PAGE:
Songs of Blood and Sword

Americahas its Kennedys, Britain its Windsors. Pakistan has its Bhuttos. Each of thesethree dynasties has provided a rich dramatic spectacle, but perhaps the Bhuttostory is the most theatrical of them all: a family drama of Greek-tragedyproportions, complete with assassinations, betrayals, mysterious murders,terrorism, and revenge. Fatima Bhutto, an outspoken young Karachi journalistwho is one of the last living members of this embattled family, often makes thestory’s inherent drama rise to high melodrama in her mesmerizing butpassionately partisan and probably unreliable Songs of Blood and Sword: A Daughter’s Memoir.

The Bhuttos were greatfeudal landowners in the Sindh province, where Fatima’s great-grandfather, SirShah Nawaz Bhutto, was enriched by the British with titles and land as a rewardfor services rendered under the Raj. His son Zulfikar Ali Bhutto (1928-79) waspost-Independence Pakistan’s greatest figure. Brought in as Foreign Minister in1963 under President Mohammed Ayub Khan, he helped found the Pakistan People’sParty four years later. Elections in 1970 brought his PPP to power in WestPakistan and precipitated the bitter secessionist war of East Pakistan,resulting in India’s armed intervention and the founding of Bangladesh. Zulfikar,a progressive socialist, assumed the presidency of a now-reduced Pakistan in1972 and launched a programme of strengthened ties with China and the SovietUnion, independence from American influence, Third World solidarity, andextensive land reforms. As his granddaughter Fatima writes, “Zulfikarcondemned Pakistan’s ‘monstrous economic system of loot and plunder’ thatguaranteed that the rich few (twenty-one families at the time of Partition,twenty-seven families by the millennium) got richer while the poor of Pakistansunk into desperate poverty.” (Zulfikar’s land reform measures wouldultimately be revoked by his daughter Benazir.)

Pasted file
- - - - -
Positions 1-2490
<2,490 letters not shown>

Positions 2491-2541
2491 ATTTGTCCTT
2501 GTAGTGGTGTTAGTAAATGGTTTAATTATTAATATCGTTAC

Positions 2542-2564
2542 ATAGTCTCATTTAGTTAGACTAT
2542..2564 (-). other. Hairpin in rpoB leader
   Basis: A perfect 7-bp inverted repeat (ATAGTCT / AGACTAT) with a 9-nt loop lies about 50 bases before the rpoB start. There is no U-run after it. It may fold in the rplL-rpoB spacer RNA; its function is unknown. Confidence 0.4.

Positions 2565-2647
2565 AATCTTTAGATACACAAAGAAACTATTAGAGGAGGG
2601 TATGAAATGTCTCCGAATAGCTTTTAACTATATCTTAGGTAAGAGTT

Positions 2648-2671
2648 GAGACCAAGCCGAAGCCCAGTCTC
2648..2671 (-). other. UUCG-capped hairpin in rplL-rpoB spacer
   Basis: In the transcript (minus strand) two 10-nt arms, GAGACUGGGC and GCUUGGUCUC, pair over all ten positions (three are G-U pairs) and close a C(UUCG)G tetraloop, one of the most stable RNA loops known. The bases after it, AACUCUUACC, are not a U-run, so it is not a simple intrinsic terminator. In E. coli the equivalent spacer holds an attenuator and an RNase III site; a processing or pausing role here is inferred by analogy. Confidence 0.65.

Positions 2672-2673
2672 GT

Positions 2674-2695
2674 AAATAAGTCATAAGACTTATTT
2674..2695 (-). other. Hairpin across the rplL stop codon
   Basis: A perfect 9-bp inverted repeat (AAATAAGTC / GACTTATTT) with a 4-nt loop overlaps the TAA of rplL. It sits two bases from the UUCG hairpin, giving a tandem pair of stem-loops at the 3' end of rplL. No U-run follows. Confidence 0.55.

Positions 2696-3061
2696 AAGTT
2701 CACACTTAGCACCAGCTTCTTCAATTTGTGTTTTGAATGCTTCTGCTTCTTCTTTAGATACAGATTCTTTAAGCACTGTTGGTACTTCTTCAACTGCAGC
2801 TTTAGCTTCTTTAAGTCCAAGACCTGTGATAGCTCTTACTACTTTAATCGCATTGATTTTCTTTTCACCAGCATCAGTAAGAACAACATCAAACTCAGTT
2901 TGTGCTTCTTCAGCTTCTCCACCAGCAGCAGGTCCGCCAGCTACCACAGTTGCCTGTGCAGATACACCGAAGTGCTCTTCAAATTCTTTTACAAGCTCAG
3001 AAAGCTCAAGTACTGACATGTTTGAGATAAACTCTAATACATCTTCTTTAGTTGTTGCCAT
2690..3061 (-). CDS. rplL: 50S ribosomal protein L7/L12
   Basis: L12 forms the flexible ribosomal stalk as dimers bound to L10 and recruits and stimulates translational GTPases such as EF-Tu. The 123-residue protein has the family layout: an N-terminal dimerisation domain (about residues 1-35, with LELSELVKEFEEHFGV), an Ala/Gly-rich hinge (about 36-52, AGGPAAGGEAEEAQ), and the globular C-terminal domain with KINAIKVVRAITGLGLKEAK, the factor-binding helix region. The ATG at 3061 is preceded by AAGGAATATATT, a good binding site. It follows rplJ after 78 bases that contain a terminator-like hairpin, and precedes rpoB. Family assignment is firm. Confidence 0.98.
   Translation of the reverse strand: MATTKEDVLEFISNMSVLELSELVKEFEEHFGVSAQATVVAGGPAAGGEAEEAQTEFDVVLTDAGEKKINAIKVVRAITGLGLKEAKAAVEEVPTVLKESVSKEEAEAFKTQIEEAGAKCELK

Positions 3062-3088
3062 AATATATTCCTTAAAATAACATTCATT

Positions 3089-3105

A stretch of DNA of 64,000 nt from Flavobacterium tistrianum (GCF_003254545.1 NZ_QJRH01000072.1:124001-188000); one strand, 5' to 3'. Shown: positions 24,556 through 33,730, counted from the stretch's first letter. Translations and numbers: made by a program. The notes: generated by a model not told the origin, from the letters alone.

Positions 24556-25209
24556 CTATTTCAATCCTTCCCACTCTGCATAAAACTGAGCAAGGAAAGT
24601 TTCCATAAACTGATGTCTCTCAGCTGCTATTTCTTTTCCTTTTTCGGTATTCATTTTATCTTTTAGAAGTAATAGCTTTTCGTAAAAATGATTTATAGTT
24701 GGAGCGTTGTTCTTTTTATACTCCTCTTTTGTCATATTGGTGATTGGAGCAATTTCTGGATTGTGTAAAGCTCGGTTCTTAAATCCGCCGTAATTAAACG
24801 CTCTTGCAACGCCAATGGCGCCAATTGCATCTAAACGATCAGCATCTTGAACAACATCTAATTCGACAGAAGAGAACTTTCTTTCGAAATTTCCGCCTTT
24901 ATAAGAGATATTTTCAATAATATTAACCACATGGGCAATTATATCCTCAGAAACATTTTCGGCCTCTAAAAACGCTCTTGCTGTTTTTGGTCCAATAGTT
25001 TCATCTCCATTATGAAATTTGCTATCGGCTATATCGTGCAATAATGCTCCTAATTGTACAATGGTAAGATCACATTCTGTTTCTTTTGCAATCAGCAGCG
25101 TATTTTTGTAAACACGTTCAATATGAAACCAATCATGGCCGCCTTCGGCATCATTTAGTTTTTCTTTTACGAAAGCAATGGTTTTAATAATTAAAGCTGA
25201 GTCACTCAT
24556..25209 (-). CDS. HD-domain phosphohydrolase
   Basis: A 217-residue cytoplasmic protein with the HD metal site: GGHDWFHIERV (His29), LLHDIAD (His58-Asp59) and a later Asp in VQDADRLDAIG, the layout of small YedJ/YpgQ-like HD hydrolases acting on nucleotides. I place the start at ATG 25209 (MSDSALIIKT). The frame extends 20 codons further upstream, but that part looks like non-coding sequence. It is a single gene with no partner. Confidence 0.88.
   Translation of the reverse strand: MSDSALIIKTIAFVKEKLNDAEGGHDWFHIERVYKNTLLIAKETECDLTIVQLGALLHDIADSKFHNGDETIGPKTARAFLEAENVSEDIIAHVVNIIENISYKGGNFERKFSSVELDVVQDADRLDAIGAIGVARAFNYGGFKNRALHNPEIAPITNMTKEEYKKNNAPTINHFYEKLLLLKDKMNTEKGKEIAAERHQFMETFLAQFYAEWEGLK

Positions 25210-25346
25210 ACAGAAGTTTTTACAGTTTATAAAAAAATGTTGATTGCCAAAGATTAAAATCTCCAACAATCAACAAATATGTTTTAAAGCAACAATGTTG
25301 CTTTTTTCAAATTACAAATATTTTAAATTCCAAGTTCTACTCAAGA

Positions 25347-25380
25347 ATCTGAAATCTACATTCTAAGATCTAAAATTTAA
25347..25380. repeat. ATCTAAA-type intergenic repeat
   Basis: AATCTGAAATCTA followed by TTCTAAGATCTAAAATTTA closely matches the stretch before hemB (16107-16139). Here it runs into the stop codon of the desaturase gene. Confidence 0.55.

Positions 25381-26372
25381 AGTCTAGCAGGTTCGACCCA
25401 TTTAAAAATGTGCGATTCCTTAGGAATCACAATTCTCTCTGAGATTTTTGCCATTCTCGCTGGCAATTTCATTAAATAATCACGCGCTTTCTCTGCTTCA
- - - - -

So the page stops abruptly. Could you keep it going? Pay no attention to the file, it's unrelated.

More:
In 1977 Zulfikar’sdemocratically-elected regime was overthrown by his apparently mild-manneredArmy Chief of Staff, General Zia ul-Haq. Ziaimposed martial law and, using trumped-up charges, threw Zulfikar into prison, where he languished in miserable conditions for twoyears before being executed on April 4, 1979. Zulfikar had been a secularleader; Zia was an ultra-pious Muslim, and dragged Pakistan’s sociallegislation back several centuries. Sharia courts and military tribunalsreplaced civilian courts; under the infamous Hudood Ordinances (which remain inplace today), public floggings and stonings were introduced. Zia even tried toenforce amputations for convicted thieves, but Pakistan’s medical establishmentrefused to cooperate in this atrocity.